The NIHR Diagnostic Evidence Co-operative (DEC) London and Scottish SME Ingenza are collaborating to assess and develop a novel enzyme-based test for the accurate positioning of nasogastric feeding tubes (NG tubes). Incorrect positioning of NG feeding tubes can lead to severe harm or death. This project aims to develop a more accurate test for determining the position of NG tubes for safe feeding.
Need for better diagnostic tests
At least 1 million NG tubes are used in the NHS each year and 1.5 billion worldwide. Currently the recommended method to check the correct positioning of NG tubes is through the use of pH paper. Feeding is considered safe if the pH reading is 5.5 or below. If the pH is above this value, the patient is sent for a chest x-ray. Feeding will only commence if the x-ray finds the tube safely situated in the stomach. There are several problems with this approach.
Using a pH cut off of 5.5 cannot rule out feeding into the oesophagus, placing patients at risk of reflux. In some cases pH misinterpretation can lead to erroneous lung placement of tubes.
pH paper can be less sensitive (increased false negatives) for patients taking antacid medications.
Chest x-rays are considered gold-standard but are subject to misinterpretations. Consequences of erroneous feeding decisions can be severe. Thirty-two deaths and eighty incidents of severe harm were reported to the NPSA between 2003 and 2010.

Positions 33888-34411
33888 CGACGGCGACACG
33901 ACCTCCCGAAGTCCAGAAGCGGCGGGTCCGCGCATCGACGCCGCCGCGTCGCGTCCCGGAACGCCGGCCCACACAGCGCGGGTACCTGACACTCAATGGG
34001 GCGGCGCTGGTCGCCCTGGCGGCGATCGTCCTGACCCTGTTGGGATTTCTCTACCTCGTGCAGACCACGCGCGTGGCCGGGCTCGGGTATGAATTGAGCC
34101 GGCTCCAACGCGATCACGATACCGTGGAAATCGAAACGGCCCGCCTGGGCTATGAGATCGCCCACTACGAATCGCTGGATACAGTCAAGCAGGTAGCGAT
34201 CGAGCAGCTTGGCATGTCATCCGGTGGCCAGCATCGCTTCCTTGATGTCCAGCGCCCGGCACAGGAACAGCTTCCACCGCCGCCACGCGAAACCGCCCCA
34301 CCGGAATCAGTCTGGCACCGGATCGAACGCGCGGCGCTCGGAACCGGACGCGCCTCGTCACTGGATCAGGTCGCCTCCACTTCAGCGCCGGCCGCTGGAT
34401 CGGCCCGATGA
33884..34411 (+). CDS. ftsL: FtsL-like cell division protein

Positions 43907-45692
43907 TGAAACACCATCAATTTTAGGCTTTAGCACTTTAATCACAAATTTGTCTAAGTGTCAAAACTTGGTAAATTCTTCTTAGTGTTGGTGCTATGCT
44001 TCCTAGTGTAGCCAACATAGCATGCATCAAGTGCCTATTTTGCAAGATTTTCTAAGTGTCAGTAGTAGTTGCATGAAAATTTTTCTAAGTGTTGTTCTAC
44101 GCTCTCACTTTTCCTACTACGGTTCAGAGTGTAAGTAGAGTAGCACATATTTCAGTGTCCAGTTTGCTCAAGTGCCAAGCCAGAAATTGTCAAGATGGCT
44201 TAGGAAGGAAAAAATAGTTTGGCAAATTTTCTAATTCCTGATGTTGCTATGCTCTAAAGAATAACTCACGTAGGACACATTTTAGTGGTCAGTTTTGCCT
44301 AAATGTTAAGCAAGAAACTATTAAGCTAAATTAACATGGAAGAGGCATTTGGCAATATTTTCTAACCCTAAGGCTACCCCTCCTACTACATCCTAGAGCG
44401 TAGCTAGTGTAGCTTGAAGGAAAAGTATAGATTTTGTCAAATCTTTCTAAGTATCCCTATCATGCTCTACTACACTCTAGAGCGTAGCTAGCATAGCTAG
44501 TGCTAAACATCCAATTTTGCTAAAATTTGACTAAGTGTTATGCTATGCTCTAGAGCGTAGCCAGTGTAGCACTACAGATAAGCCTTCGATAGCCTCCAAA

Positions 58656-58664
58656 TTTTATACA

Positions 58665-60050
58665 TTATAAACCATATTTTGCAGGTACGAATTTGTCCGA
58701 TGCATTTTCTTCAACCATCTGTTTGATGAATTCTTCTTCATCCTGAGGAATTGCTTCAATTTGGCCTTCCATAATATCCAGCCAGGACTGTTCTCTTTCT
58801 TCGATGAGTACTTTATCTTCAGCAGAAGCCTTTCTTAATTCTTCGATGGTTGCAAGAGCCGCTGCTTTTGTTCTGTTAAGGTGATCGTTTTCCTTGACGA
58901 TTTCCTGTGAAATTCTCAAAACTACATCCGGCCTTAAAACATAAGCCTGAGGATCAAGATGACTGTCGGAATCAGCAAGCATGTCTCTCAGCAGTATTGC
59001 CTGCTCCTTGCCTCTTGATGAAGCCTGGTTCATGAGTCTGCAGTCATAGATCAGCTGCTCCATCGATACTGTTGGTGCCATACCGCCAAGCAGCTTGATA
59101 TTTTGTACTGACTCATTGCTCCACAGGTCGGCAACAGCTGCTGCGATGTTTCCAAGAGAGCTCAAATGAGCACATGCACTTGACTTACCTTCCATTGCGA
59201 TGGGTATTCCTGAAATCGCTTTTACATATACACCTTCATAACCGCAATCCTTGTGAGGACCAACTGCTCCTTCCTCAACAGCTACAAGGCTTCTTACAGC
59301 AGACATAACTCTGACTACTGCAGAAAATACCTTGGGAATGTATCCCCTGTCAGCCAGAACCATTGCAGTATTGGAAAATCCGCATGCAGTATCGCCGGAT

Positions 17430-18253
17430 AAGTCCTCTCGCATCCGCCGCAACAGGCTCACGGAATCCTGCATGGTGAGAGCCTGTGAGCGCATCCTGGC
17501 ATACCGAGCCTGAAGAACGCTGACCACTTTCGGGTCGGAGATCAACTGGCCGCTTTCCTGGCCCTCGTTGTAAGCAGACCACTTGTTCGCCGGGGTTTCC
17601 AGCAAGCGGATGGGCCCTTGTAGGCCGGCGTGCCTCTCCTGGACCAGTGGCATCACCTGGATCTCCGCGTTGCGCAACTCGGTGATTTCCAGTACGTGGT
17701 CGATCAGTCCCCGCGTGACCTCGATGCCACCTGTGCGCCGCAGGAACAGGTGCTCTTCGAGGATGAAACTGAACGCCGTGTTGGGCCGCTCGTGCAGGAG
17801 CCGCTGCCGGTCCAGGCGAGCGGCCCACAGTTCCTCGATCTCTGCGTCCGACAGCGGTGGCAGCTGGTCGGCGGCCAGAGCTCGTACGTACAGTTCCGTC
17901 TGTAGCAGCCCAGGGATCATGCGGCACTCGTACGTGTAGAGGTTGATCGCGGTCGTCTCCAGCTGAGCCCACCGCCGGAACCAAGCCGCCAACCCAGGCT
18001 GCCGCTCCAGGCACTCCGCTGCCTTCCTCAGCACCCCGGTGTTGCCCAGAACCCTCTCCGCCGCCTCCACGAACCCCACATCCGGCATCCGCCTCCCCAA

Our work with Ingenza
The new test, developed by Ingenza, detects human gastric lipase (HGL) which is stable in gastric juice, and resistant towards antacid medications. A pilot study showed that the test had perfect specicity and near-perfect sensitivity. This outcome, if validated, allows the test to potentially transform the existing patient care pathway in a number of ways:
Improved accuracy than gastric acid detection alone and therefore improved patient safety.
Low cost, easy to use and interpret and therefore can reduce human errors, with no change to current practice.
Joint funding application
The NIHR-DEC London and Ingenza were successful in a joint application for an Innovate UK Biotechnology Catalyst grant to refine the biochemistry of the test and to improve its design. This will be followed by a rigorous clinical trial, where evidence on test validity, cost-effectiveness, clinical utility and barriers for implementation will be generated. The project will allow evidence-based development and the eventual adoption of the innovative technology.
The new test has the potential to transform existing patient care to be safer and more efficient, and it is likely to become the new standard of care. The cost savings to the NHS will also be significant. We estimate that in the UK alone about 4 million pH-based diagnostic tests for NG feeding tube placement are currently at risk of being compromised (e.g. by the effects of antacid medications) per year. Each of these requires confirmatory X-ray costing, on average £120 each. The new test costs less than £1 each, and if only 20% of patients receiving antacids required X-ray confirmation, then the cost to medical providers in the UK would be more than £120 million per year. If just 25% of NG feeding tube placement X-rays could be avoided then the annual direct costs savings to UK healthcare providers in x-ray treatment alone could be in excess of £30 million per year.